The MBS market is the second-most liquid market in the US after the Treasury market. The collateral for these securities is completely domestic but a significant share of the ownership is held by offshore entities. As such, investors need to be cognizant of the attitudes of overseas investors towards this market, particularly in the current highly charged geopolitical climate.
The following chart shows total holdings of Agency and GSE-backed securities over time broken down by a broad category of investors. The most recent figure is as of Q1 2020; Q2 data will be released later in September.
The National Survey Mortgage Originations (NSMO) is a quarterly mail survey jointly funded and managed by FHFA and CFPB. It provides unique and rich information for a nationally representative sample of newly originated closed-end first-lien residential mortgages in the United States, particularly about borrowers’ experiences getting a mortgage, their perceptions of the mortgage market and their future expectations. Beginning with mortgages originated in 2013, a simple random sample of about 6,000 mortgages per quarter is drawn for NSMO from loans newly added to the database.
A recent Fed paper referencing the NSMO dataset can be found here: https://papers.ssrn.com/sol3/papers.cfm?abstract_id=3422904
The paper analyzes which borrower types appear to overpay due to a lack of shopping and knowledge about mortgages based on the NSMO dataset.
The NSMO Database comes in with a long lag: the last update was on February 20, 2020. It contains 29,962 sample loans originated from 2013 to 2017. Below are several highlighted observations:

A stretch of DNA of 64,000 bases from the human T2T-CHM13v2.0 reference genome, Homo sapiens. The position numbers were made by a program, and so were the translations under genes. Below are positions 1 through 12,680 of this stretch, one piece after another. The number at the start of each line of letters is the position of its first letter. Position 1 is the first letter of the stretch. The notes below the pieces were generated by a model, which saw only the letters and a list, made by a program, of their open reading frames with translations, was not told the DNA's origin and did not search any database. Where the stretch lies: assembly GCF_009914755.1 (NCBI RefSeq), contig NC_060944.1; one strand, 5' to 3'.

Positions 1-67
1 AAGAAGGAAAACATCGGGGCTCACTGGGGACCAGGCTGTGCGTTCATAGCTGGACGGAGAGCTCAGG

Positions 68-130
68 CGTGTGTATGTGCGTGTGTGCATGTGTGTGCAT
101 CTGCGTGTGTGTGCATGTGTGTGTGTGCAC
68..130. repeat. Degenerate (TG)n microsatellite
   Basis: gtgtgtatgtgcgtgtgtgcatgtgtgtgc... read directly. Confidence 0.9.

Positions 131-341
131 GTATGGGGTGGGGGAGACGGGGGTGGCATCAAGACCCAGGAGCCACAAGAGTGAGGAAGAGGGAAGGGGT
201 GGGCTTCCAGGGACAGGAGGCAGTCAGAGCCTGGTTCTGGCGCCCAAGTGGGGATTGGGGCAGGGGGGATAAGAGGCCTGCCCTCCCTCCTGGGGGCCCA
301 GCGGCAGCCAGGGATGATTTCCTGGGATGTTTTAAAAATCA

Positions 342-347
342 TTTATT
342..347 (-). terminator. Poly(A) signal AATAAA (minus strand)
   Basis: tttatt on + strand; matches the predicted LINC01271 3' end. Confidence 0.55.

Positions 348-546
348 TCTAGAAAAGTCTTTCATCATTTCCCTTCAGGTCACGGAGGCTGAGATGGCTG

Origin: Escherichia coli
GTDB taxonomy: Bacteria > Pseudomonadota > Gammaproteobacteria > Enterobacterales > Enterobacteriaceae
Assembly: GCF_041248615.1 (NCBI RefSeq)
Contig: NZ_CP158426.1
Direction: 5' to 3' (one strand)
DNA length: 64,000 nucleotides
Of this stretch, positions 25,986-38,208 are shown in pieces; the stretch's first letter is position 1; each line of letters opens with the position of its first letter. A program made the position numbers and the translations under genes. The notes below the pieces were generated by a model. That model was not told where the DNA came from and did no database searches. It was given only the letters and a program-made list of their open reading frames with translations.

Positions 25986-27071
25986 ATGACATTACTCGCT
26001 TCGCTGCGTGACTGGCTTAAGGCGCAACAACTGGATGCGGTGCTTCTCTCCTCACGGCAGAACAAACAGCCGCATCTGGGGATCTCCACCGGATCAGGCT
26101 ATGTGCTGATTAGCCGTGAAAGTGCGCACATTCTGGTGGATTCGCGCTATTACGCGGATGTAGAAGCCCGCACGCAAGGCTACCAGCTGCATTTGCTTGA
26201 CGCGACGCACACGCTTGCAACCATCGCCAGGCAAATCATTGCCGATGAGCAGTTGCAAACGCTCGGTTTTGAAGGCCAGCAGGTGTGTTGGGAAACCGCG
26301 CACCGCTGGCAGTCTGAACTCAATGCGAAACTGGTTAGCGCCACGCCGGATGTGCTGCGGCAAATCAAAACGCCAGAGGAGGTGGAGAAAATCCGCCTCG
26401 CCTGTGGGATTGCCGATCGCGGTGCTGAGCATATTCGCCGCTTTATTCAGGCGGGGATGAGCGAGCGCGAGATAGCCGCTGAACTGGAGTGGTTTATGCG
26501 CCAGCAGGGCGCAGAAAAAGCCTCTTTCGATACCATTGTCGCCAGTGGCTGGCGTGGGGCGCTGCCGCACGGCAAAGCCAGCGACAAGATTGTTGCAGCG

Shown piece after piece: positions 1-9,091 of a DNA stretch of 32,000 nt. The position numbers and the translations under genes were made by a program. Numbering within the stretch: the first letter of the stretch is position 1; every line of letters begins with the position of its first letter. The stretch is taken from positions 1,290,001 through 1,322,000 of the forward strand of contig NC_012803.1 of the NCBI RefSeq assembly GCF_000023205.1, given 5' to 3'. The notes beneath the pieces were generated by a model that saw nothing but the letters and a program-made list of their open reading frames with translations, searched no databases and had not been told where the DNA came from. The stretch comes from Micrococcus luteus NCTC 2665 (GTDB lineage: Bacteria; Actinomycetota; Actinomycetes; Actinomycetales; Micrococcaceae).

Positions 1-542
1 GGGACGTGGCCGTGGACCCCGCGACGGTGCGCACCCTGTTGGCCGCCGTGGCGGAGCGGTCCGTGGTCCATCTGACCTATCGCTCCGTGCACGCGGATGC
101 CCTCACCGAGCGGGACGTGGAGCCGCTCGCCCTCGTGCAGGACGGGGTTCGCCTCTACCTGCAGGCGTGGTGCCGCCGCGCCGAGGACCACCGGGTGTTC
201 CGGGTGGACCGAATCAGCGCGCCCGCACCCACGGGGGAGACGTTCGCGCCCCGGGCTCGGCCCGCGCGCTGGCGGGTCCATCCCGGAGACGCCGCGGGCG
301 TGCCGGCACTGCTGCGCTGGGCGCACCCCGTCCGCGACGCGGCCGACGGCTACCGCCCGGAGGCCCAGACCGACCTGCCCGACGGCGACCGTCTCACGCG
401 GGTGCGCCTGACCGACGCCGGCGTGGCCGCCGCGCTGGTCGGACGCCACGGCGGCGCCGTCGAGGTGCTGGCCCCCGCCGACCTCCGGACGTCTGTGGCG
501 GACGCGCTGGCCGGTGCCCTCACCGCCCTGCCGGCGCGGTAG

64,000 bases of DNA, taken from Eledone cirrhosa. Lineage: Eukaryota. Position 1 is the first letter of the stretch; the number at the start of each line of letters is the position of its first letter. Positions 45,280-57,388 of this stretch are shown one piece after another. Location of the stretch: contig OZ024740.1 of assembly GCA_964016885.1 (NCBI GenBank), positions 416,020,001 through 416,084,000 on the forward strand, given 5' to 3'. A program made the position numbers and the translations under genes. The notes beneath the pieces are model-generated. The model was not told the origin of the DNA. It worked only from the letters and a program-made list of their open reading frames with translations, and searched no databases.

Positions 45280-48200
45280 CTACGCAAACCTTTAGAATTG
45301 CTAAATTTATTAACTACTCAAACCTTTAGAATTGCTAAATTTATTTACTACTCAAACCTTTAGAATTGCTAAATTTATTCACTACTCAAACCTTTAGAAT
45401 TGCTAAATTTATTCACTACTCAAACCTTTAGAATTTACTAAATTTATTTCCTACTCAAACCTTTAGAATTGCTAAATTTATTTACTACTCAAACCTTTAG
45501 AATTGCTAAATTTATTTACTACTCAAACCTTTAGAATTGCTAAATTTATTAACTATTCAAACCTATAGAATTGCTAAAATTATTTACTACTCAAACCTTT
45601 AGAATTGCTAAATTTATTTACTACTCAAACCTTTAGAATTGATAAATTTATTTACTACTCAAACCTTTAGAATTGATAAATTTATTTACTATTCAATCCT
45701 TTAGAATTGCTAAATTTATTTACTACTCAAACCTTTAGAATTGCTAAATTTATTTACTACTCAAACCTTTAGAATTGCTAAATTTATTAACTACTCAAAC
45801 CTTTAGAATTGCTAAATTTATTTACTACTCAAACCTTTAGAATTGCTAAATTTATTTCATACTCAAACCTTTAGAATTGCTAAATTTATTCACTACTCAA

The NSMO dataset contains 2 types of data points: first, 309 borrower characteristic variables such as borrower age, sex and shopping mortgage behaviors, and second, 118 underwriting characteristic variables, such as loan size category, LTV, DTI, loan type, loan purpose, etc. Especially interesting is that credit score and delinquency status history can be traced from origination date to Sep 2019 for each loan.
The purpose of the line charts below is to show an assessment of data quality on the NSMO dataset. We compare the average credit score at origination history from NSMO with that from the agency loan-level datasets on an apples-to-apples basis. The results show credit score histories from the two data sets match quite well.
From the below table, iIt does appear that the sampling in the NSMO data selects loans with modestly higher credit scores than that in the agency loan-level data. It is an approximately 6-10 basis points across each loan size category.This may reflect a tendency of lenders to keep higher-quality loans on their books than they deliver to the agencies. This is not the case for Government programs as a greater share of these loans are delivered.
The following two tables demonstrate loan type and GSEs distribution in the NSMO dataset.